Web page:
Last March, the New Hampshire Legislature came down firmly in support of the higher Common Core standards and the accompanying Smarter Balanced assessment, but the political debate is alive and well in some other states. Here’s a typical snapshot from North Carolina where, as in New Hampshire, educators don’t see what all the fuss is about:
But the district has also had a smooth implementation of the Common Core State Standards, too, according to many educators there.
“It’s really not that new, and I don’t understand what the fuss is about, honest to goodness,” said David Ivey, principal of North Iredell Middle School, one of many administrators in Iredell-Statesville to come from a career in teaching.
If that experience has been shared in the rest of North Carolina, you might not know it. On Wednesday, Gov. Patrick McCrory announced he would be signing a bill to trigger a “review” of the common-core standards to see if the state should be reconsidering its adoption.
That’s a less aggressive approach than that taken by Indiana, Oklahoma, and South Carolina, which have all dropped the common-core standards.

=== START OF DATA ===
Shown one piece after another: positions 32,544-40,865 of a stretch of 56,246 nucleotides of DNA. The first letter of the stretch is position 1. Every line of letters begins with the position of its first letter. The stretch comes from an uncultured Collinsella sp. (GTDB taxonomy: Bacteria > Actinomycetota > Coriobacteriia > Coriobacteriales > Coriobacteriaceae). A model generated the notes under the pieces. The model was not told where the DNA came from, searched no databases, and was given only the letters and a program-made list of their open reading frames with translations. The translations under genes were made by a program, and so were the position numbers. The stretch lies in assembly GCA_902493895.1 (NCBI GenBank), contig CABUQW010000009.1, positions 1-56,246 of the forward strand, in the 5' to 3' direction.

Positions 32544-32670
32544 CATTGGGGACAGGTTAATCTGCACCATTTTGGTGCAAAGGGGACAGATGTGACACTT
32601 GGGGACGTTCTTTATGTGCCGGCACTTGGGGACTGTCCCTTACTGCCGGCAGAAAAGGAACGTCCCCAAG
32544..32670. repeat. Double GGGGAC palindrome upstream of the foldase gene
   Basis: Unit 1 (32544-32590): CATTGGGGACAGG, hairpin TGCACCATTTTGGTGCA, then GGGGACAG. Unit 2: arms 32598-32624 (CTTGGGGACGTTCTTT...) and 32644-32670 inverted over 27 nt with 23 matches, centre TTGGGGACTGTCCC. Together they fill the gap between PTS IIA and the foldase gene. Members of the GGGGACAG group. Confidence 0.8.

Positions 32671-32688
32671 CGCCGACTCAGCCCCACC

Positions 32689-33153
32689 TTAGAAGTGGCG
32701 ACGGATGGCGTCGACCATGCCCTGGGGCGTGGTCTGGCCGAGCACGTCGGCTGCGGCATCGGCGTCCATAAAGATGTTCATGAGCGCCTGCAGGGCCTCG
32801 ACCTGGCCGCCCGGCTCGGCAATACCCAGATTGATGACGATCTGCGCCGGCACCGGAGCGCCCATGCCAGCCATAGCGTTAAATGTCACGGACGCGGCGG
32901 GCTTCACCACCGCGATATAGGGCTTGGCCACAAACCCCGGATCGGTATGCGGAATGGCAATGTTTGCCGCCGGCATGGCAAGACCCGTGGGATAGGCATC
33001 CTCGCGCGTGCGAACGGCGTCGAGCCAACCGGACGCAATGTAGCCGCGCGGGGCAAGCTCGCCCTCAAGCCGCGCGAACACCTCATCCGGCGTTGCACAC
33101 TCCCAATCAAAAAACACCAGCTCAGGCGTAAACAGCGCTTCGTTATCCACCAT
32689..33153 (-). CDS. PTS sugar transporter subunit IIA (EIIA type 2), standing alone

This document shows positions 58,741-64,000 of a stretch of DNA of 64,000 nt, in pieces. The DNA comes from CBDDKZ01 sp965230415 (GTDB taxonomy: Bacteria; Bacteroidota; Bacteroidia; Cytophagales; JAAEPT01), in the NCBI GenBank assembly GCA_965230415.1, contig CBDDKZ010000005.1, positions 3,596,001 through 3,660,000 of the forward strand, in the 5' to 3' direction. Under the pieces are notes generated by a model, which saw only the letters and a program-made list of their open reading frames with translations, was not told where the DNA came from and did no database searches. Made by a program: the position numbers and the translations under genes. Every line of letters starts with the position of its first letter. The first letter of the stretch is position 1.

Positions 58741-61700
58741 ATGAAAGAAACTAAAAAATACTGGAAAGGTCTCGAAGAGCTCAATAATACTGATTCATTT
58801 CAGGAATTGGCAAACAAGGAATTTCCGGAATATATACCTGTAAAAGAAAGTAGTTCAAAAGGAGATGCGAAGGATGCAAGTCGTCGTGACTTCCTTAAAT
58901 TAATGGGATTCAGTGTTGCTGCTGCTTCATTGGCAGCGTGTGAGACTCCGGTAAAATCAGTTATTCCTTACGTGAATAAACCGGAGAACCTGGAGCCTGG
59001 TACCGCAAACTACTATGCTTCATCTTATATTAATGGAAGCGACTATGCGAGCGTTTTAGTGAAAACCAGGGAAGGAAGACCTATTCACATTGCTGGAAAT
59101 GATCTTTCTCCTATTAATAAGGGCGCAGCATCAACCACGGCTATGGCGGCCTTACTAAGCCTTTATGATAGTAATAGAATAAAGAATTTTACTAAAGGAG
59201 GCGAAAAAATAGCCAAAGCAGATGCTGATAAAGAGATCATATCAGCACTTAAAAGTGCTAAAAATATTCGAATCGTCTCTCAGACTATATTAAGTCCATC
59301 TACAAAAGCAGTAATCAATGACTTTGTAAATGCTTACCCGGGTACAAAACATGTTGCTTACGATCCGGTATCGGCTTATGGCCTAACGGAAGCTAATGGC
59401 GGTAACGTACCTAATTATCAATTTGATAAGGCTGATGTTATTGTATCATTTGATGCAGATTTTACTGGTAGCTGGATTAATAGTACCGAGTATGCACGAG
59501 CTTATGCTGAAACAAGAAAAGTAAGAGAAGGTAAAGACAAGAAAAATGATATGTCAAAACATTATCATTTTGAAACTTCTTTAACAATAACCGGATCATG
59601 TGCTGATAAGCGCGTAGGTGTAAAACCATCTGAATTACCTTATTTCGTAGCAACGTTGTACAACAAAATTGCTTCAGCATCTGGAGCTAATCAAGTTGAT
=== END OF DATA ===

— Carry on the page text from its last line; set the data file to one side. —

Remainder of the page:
In Iredell-Statesville, the view ranges from indifferent to enthusiastic, but with little negativity.
“I think we’ve had the support that we need for it,” said Leigh Brown, a language arts teacher at East Middle School. “That doesn’t mean it’s always been easy.”
Kaitlyn Alford, a language arts teacher at North Iredell Middle, admitted being intimidated by the English/language arts standards, before finding opportunity in them.
“When you first look at that, it’s very frustrating, but then it’s very liberating,” she said. “It allows me to open up a lot more lessons I can do so that I’m not boxed in.”…
The common standards have made a believer out of North Iredell Middle instructional facilitator Barbara Hill, who got herself choked up talking about the changes she’s seen since she started teaching 28 years ago. She says that, unlike some of her colleagues, she understands the hype and the instructional changes the standards require.
“I taught math, and I taught students how to solve problems, but I didn’t teach them how to be a problem solver,” Hill said. “Am I gonna teach my students just the Pythagorean theorem, or am I gonna tell them, when they need to build a handicapped ramp at home, and they have an aging parent, how they’re going to figure out the slope of that handicapped ramp? That’s what the common core is all about.”